On the other hand, an article on a topic that’s evergreen and the information around that topic doesn’t get updated as quickly, will increase the time it takes for that article to rank. So, an article on how to sit properly while working, for example, will take quite a long time to rank, because we know almost all the information involved here, and it is very unlikely that the information changes drastically any time soon.

Article types that are more common in affiliate marketing, such as list articles and product reviews sit somewhere in the middle.

This opens up a few possibilities even for newer bloggers. If you can be quick on your feet and react quickly to new and impactful events in your industry, you will manage to grab some top rankings, and that’s very good for your blog long-term even if that’s only temporary in some cases.

Eventually, you will want to go for the evergreen topics as well. I usually recommend going for most of them even if you don’t have a smidge of a chance ranking for them, because you can’t be seen as an authority in your niche if you don’t cover the most important topics. Plus, with some clever inbound links and strategic promotion, and frequent updates to those key evergreen resources on your blog, you will probably also rank for those topics at some point as well.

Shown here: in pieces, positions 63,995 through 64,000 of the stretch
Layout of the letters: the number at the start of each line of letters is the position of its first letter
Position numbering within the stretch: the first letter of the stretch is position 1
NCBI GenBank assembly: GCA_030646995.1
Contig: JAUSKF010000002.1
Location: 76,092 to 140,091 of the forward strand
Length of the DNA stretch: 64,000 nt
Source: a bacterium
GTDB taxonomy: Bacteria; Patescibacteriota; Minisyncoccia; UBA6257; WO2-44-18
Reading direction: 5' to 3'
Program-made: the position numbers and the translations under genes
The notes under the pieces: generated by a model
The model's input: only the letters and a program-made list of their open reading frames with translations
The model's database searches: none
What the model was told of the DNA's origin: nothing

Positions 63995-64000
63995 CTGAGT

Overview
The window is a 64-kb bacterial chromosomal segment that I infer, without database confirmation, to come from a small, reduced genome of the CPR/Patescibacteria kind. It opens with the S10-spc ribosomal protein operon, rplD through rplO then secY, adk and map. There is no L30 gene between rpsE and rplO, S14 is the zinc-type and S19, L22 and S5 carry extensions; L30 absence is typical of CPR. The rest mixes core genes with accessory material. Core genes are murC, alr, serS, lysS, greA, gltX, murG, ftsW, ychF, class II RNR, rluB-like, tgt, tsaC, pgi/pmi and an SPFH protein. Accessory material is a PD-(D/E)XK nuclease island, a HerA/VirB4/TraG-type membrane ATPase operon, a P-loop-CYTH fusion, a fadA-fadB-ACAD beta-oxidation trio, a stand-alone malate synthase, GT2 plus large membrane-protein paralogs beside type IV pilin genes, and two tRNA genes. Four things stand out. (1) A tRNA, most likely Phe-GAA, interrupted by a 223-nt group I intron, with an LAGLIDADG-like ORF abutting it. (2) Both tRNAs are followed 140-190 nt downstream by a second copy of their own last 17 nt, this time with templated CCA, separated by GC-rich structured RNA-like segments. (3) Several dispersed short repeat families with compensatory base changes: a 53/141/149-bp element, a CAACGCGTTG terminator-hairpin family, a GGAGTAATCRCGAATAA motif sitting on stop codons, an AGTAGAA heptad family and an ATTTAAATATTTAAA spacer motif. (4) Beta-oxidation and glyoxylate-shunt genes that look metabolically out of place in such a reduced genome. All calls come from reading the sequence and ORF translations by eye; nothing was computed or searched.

Existing competition on keyword

If there are no existing articles on a certain topic, technically, you should be ranking number 1 for that search term as soon as Google indexes your article, and since today Google indexes articles very quickly even for new blogs, you may rank in just minutes after publishing your article.

Obviously, that’s not very useful in most cases. Chances are, your competitors have already covered most keywords by now, no matter which niche you’re in.

The most competitive keywords will almost certainly be occupied with tons of articles, some of which will be from very big websites and very difficult to outrank. You can do a lot with a clever internal linking strategy and some good backlink building, but even if you do everything right, it will probably take you more than a year to rank for such a keyword.